I found this quote nearly 30 years ago and I keep it bookmarked in the source. It is in Cairns, Earle E., Christianity Through the Centuries: A History of the Christian Church (Zondervan:Grand Rapids) 1981, pp. 83.
Quoting from The First Apology by Justin Martyr (A.D. 150-155) and the Didache (A.D. 90-150), Cairns records:
“The service, which was held on “the day of the sun,” started with reading of the “memoirs” of the apostles” or “the writings of the prophets” for a period “as long as time permits.” An exhortation or homily based on the reading was then given by the “president” (note the “president” would be the current presiding elder or male member – Scott). The congregation then stood for prayer. The celebration of the Lord’s Supper followed the kiss of peace. the elements of bread and “water and wine” were dedicated by thanksgiving and prayers to which the people responded by an “Amen.” The deacons then distributed them to the homes of those unable to be present at the meeting. They finally took up a collection for aid to widows and orphans, the sick, prisoners, and strangers. The meeting was then dismissed, and all the people made their way to their homes.”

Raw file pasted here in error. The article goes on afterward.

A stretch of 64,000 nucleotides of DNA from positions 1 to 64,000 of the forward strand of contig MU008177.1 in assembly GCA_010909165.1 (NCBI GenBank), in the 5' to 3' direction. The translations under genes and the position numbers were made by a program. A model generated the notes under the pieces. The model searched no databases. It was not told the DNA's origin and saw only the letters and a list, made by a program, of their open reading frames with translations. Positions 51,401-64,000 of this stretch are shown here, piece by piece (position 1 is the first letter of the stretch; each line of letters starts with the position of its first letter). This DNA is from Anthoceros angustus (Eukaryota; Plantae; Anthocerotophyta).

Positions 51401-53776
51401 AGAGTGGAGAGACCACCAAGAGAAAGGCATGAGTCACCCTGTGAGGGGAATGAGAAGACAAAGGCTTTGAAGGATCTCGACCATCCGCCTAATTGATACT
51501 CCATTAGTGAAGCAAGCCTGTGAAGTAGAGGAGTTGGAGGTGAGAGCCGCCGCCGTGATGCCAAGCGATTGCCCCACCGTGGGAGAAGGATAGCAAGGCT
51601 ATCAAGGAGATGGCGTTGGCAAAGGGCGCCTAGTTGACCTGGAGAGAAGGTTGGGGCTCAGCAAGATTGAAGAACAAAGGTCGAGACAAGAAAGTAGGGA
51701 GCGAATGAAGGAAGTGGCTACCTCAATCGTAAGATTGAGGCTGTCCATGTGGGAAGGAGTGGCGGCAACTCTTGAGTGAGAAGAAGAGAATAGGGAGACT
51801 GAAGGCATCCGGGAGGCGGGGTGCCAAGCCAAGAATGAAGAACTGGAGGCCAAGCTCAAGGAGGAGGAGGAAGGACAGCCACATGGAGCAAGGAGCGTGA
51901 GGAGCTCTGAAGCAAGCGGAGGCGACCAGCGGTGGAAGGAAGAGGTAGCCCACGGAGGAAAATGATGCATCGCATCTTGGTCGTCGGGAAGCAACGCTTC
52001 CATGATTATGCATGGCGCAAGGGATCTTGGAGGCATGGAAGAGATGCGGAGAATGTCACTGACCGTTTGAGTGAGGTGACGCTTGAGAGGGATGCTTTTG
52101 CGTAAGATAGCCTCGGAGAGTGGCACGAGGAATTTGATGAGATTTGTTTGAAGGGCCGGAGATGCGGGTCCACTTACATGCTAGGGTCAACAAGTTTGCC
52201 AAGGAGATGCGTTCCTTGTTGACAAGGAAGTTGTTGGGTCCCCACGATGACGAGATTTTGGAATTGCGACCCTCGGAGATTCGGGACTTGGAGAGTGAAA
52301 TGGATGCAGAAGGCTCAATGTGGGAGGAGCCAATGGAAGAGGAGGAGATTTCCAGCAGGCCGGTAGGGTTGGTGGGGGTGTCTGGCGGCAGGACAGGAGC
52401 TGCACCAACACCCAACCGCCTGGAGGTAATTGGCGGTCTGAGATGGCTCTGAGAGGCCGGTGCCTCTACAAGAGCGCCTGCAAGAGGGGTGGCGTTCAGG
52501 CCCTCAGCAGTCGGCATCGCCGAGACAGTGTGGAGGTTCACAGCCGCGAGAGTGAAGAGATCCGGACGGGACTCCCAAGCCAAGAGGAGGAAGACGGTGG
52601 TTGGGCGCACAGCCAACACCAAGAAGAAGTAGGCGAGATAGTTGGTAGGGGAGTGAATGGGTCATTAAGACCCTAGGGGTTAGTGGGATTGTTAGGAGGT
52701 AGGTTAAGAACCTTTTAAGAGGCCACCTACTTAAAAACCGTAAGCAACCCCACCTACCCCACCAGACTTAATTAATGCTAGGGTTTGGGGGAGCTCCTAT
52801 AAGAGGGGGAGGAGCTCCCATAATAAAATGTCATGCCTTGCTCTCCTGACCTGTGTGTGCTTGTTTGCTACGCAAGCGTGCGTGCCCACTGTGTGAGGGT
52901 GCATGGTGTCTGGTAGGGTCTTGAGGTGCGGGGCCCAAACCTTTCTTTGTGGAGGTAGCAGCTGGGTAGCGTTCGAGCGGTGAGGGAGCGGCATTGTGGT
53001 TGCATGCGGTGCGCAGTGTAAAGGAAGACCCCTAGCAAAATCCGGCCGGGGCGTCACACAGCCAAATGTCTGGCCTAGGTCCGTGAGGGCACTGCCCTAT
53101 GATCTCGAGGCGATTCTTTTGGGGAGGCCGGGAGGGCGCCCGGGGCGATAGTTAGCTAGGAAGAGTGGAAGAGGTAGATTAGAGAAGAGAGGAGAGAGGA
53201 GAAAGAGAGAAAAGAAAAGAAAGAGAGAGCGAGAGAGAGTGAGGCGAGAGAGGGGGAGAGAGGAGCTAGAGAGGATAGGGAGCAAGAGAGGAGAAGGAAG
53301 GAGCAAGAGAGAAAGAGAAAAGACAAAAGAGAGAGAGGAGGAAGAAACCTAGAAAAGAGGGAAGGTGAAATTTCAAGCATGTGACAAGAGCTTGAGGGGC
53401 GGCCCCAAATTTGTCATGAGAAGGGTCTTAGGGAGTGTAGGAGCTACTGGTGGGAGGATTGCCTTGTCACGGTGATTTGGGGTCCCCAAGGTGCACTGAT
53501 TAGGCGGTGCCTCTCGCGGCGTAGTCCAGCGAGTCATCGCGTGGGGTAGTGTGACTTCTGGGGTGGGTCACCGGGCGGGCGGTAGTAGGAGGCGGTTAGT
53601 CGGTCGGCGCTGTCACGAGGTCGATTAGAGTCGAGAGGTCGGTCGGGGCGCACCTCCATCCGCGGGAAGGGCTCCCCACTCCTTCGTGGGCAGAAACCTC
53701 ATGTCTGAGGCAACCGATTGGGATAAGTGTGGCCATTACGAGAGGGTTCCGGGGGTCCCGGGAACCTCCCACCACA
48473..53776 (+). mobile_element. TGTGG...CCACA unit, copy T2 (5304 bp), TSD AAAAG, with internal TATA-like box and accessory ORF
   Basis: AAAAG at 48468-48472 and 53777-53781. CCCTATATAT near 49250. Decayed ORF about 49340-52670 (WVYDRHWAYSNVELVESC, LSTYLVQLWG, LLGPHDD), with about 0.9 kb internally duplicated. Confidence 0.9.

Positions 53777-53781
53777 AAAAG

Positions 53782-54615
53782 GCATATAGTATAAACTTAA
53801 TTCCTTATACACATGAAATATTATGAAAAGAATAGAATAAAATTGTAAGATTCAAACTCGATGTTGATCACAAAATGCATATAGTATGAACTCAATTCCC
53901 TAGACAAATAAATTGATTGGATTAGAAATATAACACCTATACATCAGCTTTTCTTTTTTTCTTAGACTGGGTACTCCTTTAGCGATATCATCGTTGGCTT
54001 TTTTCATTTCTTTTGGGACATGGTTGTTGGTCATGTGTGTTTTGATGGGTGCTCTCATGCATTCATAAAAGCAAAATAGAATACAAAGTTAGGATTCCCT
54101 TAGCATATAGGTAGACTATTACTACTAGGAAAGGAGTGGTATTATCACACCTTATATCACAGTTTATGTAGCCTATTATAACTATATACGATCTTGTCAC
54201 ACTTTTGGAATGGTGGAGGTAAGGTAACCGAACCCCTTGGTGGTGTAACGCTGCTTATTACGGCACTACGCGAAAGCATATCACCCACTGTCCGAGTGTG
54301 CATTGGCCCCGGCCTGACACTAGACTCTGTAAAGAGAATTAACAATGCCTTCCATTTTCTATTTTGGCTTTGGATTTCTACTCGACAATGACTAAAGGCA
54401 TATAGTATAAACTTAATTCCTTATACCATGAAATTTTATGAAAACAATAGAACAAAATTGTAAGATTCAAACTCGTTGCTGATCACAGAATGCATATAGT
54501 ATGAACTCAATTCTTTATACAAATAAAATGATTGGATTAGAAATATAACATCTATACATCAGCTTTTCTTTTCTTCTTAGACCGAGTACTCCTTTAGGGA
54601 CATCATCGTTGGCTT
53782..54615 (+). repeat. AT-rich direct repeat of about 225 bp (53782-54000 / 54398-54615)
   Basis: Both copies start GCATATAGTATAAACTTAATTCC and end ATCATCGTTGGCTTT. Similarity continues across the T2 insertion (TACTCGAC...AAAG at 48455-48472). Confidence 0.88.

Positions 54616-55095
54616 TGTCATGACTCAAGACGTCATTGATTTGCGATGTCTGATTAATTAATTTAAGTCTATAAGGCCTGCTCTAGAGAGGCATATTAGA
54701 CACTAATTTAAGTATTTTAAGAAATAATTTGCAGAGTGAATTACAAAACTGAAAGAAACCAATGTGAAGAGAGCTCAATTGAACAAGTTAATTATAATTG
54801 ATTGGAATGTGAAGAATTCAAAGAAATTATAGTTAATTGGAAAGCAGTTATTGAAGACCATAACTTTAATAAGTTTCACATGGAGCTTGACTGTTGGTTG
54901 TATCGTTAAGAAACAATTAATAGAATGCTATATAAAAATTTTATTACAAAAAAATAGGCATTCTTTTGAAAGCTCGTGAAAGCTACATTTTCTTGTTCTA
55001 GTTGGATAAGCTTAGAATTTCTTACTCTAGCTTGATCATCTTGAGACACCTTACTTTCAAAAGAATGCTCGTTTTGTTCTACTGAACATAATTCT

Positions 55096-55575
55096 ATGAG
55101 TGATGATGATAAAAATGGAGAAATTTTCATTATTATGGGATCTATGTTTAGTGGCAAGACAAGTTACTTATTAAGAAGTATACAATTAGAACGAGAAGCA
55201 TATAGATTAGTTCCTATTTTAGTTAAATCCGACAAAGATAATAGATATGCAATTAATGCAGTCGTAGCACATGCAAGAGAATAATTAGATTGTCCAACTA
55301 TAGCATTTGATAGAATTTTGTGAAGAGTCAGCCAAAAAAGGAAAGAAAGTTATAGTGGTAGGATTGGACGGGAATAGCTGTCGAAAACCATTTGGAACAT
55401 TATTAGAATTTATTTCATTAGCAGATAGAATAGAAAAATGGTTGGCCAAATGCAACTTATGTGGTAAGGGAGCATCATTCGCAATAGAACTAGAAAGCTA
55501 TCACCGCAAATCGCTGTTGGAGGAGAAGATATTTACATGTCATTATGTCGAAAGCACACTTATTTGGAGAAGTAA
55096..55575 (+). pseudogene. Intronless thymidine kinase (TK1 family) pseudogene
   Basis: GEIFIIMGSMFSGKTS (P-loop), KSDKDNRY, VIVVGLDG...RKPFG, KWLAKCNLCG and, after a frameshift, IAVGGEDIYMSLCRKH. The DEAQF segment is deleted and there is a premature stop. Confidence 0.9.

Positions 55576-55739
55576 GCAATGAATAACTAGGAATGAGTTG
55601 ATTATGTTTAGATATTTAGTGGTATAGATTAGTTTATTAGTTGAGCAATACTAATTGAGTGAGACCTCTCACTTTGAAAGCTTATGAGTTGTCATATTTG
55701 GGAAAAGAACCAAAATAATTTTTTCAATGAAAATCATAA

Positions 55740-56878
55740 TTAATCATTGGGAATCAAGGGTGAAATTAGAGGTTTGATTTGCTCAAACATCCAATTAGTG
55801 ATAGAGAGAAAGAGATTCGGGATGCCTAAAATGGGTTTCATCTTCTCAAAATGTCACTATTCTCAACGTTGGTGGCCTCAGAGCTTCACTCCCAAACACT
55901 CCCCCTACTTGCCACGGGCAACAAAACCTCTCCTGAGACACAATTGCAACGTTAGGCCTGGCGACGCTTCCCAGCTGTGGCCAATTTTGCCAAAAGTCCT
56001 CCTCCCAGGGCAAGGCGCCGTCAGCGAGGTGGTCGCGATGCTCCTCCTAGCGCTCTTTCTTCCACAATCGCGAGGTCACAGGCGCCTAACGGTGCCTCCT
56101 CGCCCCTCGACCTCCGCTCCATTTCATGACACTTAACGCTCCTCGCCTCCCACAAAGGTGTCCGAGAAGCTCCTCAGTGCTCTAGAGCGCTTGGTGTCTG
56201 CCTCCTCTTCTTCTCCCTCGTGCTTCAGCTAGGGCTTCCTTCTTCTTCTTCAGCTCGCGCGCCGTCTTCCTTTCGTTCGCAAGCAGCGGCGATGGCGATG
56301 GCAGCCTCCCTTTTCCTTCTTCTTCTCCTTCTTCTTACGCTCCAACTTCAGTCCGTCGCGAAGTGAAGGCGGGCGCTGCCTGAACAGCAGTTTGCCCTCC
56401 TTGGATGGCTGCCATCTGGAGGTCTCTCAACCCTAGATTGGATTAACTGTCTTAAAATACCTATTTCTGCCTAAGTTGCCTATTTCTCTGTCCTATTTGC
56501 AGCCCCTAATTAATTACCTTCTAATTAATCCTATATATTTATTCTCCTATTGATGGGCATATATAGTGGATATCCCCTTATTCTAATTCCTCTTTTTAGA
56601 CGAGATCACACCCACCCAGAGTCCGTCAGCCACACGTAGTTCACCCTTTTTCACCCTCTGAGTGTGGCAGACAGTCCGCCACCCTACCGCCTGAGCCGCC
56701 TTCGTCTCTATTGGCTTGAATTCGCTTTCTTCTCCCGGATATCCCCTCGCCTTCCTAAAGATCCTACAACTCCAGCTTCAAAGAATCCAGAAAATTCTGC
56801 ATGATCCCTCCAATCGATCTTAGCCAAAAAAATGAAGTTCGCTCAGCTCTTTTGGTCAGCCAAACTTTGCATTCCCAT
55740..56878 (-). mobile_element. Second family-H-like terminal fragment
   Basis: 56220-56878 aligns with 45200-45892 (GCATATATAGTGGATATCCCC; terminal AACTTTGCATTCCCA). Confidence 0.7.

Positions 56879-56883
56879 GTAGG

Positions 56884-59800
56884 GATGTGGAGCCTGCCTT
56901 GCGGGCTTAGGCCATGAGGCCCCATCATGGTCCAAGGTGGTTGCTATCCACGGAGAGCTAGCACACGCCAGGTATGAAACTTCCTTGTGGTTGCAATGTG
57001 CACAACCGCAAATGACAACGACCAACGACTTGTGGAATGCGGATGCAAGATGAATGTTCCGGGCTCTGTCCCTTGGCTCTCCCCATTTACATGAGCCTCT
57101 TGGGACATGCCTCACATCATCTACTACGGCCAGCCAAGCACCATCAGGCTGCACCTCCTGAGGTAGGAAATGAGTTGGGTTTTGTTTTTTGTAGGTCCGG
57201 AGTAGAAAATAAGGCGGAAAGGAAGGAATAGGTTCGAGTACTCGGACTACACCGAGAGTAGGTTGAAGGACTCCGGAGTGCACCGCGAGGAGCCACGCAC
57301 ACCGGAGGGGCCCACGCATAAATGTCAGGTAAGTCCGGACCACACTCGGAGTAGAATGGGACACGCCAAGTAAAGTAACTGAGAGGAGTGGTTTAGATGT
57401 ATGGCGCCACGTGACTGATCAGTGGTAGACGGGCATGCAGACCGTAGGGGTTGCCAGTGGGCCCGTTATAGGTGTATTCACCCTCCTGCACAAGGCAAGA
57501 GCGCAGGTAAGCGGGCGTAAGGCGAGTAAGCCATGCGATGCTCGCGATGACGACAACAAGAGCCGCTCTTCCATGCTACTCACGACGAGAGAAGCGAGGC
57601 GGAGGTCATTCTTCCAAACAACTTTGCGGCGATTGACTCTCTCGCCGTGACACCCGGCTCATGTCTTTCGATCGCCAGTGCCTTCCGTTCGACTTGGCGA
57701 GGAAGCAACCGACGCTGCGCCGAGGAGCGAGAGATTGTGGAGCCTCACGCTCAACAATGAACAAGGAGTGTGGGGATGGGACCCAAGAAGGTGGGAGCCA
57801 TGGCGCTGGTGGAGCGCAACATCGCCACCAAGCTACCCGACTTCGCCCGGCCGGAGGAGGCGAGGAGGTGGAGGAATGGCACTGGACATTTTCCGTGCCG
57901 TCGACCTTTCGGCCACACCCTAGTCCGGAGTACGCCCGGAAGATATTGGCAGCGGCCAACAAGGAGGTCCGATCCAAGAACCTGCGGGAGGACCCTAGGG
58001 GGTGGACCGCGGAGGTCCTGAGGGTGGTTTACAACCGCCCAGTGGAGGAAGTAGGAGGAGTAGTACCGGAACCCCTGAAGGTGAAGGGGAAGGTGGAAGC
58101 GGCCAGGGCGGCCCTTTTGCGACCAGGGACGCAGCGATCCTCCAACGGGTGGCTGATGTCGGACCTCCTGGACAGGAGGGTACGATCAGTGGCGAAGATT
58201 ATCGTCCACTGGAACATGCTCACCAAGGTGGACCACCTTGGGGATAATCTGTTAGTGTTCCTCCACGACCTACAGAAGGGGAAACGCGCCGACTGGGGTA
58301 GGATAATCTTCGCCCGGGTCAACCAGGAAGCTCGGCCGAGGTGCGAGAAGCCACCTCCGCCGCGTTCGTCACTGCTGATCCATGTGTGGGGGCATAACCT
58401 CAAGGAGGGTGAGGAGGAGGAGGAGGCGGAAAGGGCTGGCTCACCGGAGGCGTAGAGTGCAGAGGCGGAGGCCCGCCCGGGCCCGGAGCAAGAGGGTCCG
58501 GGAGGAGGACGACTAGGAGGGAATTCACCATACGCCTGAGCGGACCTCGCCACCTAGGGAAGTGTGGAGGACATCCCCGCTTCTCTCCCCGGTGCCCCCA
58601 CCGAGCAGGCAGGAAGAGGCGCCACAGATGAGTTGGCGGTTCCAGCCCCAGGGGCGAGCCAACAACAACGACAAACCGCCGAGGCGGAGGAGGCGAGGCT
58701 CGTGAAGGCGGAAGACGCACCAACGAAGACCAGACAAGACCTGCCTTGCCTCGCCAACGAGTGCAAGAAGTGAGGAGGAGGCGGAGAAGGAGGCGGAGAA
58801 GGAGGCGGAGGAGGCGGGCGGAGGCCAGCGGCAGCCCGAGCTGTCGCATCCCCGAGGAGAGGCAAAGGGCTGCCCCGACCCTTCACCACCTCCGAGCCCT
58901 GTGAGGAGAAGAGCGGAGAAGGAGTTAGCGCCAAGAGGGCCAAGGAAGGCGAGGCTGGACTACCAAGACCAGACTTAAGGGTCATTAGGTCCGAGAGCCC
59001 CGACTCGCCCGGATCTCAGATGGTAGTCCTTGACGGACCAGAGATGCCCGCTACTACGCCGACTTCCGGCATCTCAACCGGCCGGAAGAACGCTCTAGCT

What strikes me is the similarity to what the worship assemblies I experienced in my youth and continue to experience each Sunday.
If you want to see what a worship assembly was like for the apostles and Christians in the late first and early second century, come be our guest and worship with us at Central Church of Christ in Tuscaloosa.